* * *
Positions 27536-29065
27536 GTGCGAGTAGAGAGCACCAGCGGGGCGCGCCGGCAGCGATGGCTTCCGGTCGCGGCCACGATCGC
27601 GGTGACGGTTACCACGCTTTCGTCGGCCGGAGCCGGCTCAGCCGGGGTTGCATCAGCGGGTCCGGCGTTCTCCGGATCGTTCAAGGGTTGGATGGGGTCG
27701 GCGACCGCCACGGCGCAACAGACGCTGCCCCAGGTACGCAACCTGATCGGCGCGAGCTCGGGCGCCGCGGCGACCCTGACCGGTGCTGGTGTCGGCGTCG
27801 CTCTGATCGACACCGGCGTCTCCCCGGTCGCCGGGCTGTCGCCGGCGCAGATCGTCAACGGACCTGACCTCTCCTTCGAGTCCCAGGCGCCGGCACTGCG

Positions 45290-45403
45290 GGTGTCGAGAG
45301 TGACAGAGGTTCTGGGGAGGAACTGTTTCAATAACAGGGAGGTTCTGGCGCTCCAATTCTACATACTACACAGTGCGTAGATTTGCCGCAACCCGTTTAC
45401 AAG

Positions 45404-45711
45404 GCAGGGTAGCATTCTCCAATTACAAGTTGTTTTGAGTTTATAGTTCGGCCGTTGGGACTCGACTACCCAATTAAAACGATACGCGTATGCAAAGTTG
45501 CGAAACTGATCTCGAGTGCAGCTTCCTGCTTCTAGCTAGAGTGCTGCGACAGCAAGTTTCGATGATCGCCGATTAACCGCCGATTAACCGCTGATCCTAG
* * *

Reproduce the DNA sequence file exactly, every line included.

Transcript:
Positions 27536-29065
27536 GTGCGAGTAGAGAGCACCAGCGGGGCGCGCCGGCAGCGATGGCTTCCGGTCGCGGCCACGATCGC
27601 GGTGACGGTTACCACGCTTTCGTCGGCCGGAGCCGGCTCAGCCGGGGTTGCATCAGCGGGTCCGGCGTTCTCCGGATCGTTCAAGGGTTGGATGGGGTCG
27701 GCGACCGCCACGGCGCAACAGACGCTGCCCCAGGTACGCAACCTGATCGGCGCGAGCTCGGGCGCCGCGGCGACCCTGACCGGTGCTGGTGTCGGCGTCG
27801 CTCTGATCGACACCGGCGTCTCCCCGGTCGCCGGGCTGTCGCCGGCGCAGATCGTCAACGGACCTGACCTCTCCTTCGAGTCCCAGGCGCCGGCACTGCG

Positions 45290-45403
45290 GGTGTCGAGAG
45301 TGACAGAGGTTCTGGGGAGGAACTGTTTCAATAACAGGGAGGTTCTGGCGCTCCAATTCTACATACTACACAGTGCGTAGATTTGCCGCAACCCGTTTAC
45401 AAG

Positions 45404-45711
45404 GCAGGGTAGCATTCTCCAATTACAAGTTGTTTTGAGTTTATAGTTCGGCCGTTGGGACTCGACTACCCAATTAAAACGATACGCGTATGCAAAGTTG
45501 CGAAACTGATCTCGAGTGCAGCTTCCTGCTTCTAGCTAGAGTGCTGCGACAGCAAGTTTCGATGATCGCCGATTAACCGCCGATTAACCGCTGATCCTAG